More Emphasis on Lifestyle Improvements Needed After Bariatric Surgery, Study Finds


An analysis of data from NHANES details trends in lifestyle behaviors, including healthy eating and physical activity, among patients who have undergone bariatric surgery compared to those considered eligible for surgery and those of normal weight.

Crystal Johnson-Mann, MD, MPH

Crystal Johnson-Mann, MD, MPH

Despite showcasing improved adherence to healthy eating behaviors and physical activity recommendations, new research suggests more emphasis is needed on optimizing lifestyle changes post-bariatric surgery in individuals with severe obesity and metabolic disease.

An analysis of data from more than 4500 patients comparing lifestyle patterns among those who underwent bariatric surgery against those considered eligible for surgery, results of the study demonstrate undergoing surgery is associated with improvements in lifestyle patterns, but still fail to achieve the levels of adherence to healthy eating and physical activity seen among their counterparts with normal weight.

“Obesity is a chronic disease process and must be managed as one, like hypertension or diabetes,” said study investigator Crystal Johnson-Mann, MD, MPH, an assistant professor and a minimally invasive/bariatric surgeon in the division of gastrointestinal surgery at the University of Florida College of Medicine, in a statement. “Patients have the best outcomes from bariatric surgery when it is fully utilized as an adjunct to lifestyle/behavioral changes, such as changes in physical activity and diet. Not all patients postsurgery can be as physically active as desired due to ongoing neurologic, musculoskeletal or other factors, but physical activity should be highly encouraged in those who can engage in order to maximize the benefits of their metabolic surgery.”

Although the uptake of bariatric surgery has increased in recent years, few studies have explored how undergoing bariatric surgery might influence patient behaviors. To do so, investigators designed their study as a cross-sectional analysis of data from the National Health and Nutrition Examination Survey (NHANES) from survey cycles taking place from 2015-2018 to characterize differences in lifestyle behaviors among those with normal weight, those who received bariatric surgery, and those who were considered clinically eligible for bariatric surgery.

The investigators' initial search of NHANES data returned a sample of 11,848 participants aged 18 years or older. After categorizing patients into groups based on weight and whether or not they had undergone bariatric surgery as well as those with missing data, a cohort of 4659 participants were identified for inclusion. This cohort had a mean age of 46.1 (SD, 18.6) years, 58.8% were women, 12.7% were Black, and 3.7% reported having undergone any bariatric surgery. Among those who underwent bariatric surgery, the median time since surgery was 7 (IQR, 3-10) years.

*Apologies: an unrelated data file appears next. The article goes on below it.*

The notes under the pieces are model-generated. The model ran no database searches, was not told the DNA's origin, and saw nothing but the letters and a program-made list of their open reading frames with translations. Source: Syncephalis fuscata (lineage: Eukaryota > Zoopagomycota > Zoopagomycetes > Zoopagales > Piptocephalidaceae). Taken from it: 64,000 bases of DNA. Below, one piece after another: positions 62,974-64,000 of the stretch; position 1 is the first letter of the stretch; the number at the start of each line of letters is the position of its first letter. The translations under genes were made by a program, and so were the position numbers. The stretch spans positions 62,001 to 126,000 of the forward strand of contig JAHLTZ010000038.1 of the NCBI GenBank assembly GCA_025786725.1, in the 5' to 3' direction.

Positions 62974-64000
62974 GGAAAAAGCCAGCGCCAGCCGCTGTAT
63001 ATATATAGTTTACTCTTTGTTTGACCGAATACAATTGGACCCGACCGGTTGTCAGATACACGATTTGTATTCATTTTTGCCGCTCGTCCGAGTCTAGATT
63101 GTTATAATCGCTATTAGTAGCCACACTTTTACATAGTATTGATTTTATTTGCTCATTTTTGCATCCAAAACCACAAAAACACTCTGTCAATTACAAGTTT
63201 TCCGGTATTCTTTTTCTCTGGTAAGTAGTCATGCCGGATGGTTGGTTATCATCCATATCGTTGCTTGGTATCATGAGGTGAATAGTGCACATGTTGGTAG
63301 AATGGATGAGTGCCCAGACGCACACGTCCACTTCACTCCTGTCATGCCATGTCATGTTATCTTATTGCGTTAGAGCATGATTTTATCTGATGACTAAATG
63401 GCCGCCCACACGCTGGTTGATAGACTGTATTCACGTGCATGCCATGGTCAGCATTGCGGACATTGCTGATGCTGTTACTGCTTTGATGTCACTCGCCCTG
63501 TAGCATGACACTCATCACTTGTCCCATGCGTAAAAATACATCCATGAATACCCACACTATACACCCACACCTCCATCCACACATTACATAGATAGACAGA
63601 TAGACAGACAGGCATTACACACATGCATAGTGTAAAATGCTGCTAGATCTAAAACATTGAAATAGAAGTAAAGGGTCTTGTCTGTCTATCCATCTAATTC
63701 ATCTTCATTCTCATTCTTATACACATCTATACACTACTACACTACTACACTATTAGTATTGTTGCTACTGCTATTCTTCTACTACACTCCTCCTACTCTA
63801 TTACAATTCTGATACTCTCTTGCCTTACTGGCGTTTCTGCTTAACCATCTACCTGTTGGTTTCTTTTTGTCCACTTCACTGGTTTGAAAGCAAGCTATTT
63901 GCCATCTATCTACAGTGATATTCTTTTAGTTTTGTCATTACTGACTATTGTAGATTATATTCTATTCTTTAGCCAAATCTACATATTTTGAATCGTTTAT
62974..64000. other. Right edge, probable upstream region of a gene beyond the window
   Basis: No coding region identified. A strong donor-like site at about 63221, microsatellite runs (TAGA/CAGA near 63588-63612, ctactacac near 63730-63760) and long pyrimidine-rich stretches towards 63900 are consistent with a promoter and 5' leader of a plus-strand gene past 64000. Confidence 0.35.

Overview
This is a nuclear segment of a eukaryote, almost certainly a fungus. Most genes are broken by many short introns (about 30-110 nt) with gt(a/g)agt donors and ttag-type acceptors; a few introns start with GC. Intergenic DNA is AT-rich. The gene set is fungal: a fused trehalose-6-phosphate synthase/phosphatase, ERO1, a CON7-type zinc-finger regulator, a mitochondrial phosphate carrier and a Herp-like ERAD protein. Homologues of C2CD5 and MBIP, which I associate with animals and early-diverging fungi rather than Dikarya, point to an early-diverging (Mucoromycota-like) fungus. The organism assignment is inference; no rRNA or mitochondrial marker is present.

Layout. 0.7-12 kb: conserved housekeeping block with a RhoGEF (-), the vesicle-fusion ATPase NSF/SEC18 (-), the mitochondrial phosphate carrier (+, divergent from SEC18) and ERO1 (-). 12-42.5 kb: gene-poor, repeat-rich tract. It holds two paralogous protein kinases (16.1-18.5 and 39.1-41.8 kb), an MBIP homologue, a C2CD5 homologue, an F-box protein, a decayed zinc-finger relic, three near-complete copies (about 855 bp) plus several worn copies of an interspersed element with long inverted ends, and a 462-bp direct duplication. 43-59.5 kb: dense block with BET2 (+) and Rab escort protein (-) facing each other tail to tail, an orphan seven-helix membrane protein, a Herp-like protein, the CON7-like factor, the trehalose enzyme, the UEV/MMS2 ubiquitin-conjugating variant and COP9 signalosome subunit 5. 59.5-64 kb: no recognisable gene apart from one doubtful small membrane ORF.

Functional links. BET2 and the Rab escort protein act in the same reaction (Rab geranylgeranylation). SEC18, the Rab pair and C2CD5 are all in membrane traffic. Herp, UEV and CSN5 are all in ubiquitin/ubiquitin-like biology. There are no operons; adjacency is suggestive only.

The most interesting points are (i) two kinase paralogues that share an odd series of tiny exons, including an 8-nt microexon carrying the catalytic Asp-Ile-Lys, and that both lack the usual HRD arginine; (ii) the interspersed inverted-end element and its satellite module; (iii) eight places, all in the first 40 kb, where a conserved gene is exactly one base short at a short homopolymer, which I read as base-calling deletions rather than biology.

The primary outcomes of interest for the study were self-reported measures to assess physical activity and eating behaviors. Measurements of physical activity included moderate-to-vigorous physical activity (MVPA), sedentary activity, and whether physical activity guidelines were met and eating behaviors were measured as total energy intake and Health Eating Index (HEI)-2015 diet scores.

In propensity score-weighted analyses, those who underwent bariatric surgery reported more time spent engaging in MVPA those eligible for surgery, with total reported MVPA per week at 147.9 minutes per week compared to 97.4 minutes per week, respectively. Compared to those of normal weight (45.6%; 95% CI, 13.8-32.4%), the percentage of patients achieving physical activity guidelines were nearly 2 times greater than those in the bariatric surgery (23.1%; 95% CI, 13.8-32.4%) and surgery-eligible group (20.3%; 95% CI, 15.6-25.1%).

Further analysis of HEI-2015 scores demonstrated HEI scores were greater for those with normal weight (54.4; 95% CI, 53.0-55.9) than those who underwent bariatric surgery (50.0; 95% CI, 47.2-52.9) or were eligible for the surgery (48.0; 95% CI, 46.0-50.0). Additionally, when assessing HEI components, mean scores were similar among those who received bariatric surgery and those considered clinically eligible for surgery. Investigators also noted daily total energy intake was lowest among those who underwent bariatric surgery (1746 kcal; 95% CI, 1554-1937), followed by those with normal weight (1943 kcal; 95% CI, 1873-2013) and those eligible for bariatric surgery (2040 kcal; 1953-2128).

“The provision of nutritional counseling and support to help patients make and maintain postsurgical changes in their dietary intake and physical activity is key to supporting long-term weight loss maintenance,” said senior investigator Kathryn Ross, PhD, MPH, an associate professor of clinical and health psychology in the College of Public Health and Health Professions, in the aforementioned statement. “Offering positive, nonjudgmental support while helping patients set realistic, achievable goals can also benefit postoperative patients trying to make changes in their eating and activity patterns.”

This study, “Assessment of Physical Activity and Healthy Eating Behaviors Among US Adults Receiving Bariatric Surgery,” was published in JAMA Network Open.

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